The Perils of Restoring
Learning Objectives - After this course, you should be able to:
- Describe the challenges of restoring a Modernist building.
- Discuss the material substitutions made to Mies's design concept in order to preserve the design aesthetic.
- Explain the problems with the original glass used in the building.
Formal ceremonies celebrating architecture are usually reserved for ground breakings, openings, or reopenings, rarely for closings. But on May 17, 2005, S.R. Crown Hall at the Illinois Institute of Technology (IIT), designed by Ludwig Mies van der Rohe and completed in 1956, was closed for restoration and renovation amid much fanfare. A hundred or so admirers of the school and the architect convened to witness a symbolic demolition-the inverse of a ribbon cutting-to launch the restoration. Mies's grandson, Chicago architect Dirk Lohan, won the opportunity to smash one of the 10-foot-tall windows at an online auction on eBay, sponsored by the Mies van der Rohe Society (mies.iit.edu).
In the audience at the ceremony was Mark Sexton, AIA, principal of Krueck & Sexton Architects, the local firm charged with this phase of an ongoing restoration of Crown Hall and other Mies structures. Sexton admits that after the sledge hammer shattered the glass and the university president announced that the reopening would take place in 15 weeks, reality set in, and his heart began to race. Although an opportunity of a lifetime for any firm, performing reconstructive surgery on what Time magazine called "one of the world's most inspiring and astonishing structures" is an undertaking fraught with danger, suggesting that a tight schedule might have been the least of Sexton's worries. Crown Hall is the home of IIT's College of Architecture, where Mies was director from 1938 until 1958. Thirty-six years after his death, the faculty still consists of Mies disciples, who, with a student body of 600, consider themselves conservators of the masterpiece, which received Chicago landmark status in 1997 and became a National Landmark in 2001.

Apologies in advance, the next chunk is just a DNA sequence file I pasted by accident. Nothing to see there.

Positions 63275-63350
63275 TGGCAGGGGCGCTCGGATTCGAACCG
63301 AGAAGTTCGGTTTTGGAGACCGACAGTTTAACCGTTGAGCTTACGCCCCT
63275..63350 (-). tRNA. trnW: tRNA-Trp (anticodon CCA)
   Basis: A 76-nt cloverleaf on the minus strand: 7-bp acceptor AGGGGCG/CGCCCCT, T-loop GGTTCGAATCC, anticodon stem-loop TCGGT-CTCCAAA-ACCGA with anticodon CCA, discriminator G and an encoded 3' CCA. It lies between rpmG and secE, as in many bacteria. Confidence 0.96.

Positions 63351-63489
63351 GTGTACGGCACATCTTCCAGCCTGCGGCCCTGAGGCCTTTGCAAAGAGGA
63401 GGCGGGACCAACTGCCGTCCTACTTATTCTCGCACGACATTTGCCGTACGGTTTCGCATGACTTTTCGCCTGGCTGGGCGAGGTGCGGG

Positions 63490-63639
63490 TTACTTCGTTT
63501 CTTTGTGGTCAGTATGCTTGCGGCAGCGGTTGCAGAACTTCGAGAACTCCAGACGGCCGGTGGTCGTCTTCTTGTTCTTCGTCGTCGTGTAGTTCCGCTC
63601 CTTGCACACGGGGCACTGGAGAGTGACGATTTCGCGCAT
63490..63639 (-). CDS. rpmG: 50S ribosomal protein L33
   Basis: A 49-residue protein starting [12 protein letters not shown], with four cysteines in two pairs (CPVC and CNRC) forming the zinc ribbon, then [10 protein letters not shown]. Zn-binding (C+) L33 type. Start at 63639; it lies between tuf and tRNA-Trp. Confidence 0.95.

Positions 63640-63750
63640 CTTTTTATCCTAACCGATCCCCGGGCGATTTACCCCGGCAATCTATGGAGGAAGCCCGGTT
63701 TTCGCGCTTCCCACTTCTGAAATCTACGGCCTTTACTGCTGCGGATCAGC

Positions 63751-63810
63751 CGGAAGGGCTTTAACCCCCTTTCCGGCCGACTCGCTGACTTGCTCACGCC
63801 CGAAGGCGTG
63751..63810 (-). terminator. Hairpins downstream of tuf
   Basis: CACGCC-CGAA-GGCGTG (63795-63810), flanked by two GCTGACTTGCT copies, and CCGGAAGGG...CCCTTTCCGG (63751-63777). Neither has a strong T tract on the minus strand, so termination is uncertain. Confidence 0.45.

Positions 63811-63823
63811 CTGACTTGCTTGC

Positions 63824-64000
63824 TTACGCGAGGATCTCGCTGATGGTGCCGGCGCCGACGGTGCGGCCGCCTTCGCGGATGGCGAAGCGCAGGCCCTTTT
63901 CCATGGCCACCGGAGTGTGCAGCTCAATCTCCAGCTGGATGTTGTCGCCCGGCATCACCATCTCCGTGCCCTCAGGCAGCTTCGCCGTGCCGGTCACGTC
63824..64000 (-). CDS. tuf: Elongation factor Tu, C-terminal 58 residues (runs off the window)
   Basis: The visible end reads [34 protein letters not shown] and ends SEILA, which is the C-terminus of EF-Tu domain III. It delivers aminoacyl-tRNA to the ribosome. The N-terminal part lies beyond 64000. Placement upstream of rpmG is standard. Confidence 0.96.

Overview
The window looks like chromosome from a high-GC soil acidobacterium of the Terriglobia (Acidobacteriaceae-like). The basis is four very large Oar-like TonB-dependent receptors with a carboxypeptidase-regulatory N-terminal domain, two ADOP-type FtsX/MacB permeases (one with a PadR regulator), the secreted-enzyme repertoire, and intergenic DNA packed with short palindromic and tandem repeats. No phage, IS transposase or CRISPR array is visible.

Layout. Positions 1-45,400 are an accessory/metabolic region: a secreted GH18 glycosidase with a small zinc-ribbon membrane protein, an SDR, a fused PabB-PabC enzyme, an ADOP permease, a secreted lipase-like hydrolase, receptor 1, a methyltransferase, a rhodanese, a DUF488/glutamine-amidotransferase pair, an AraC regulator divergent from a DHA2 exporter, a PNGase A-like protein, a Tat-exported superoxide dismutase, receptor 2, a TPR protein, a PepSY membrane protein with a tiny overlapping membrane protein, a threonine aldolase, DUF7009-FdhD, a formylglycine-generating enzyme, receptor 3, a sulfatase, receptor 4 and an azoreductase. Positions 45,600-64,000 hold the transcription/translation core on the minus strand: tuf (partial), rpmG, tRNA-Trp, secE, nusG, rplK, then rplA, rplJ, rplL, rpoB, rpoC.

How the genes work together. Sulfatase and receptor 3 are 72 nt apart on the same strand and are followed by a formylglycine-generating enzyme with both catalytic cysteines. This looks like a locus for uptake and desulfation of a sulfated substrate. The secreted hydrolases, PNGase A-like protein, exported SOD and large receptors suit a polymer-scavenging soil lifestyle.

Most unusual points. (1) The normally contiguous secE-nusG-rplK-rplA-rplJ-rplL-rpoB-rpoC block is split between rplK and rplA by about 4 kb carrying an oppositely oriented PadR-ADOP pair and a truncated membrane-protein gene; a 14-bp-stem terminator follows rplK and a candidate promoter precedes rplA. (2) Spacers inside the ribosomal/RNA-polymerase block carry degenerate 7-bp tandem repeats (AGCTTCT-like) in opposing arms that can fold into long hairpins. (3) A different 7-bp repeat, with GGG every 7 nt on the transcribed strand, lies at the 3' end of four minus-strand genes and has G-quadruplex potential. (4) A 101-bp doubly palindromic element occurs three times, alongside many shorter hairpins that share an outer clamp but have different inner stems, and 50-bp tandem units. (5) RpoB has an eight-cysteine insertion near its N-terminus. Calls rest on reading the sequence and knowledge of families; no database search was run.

The weight of "almost nothing"
Unlike earlier Crown Hall renovations in which the travertine and steel of the South Porch were replaced and women's bathrooms were added in the basement, this phase was more complex and intricate. Crown Hall contains the architectural DNA of Mies's entire aesthetic. The beauty exists paradoxically in the metaphorical nothingness of it. The building is a big box, a "one-room school house," as Dean Donna Robertson, AIA, has called it. The 120-foot-by-220-foot floor plate seems to hover 6 feet above grade. Meanwhile, the roof hangs 18 feet above the floor from an exoskeleton made of four, 6-foot-deep steel girders. From the inside, the resulting clear-span, "universal space" experience is that of being in a structure with no visible means of support. Furthermore, the curtain wall had enormous expanses of glass held in place by the slimmest of stops.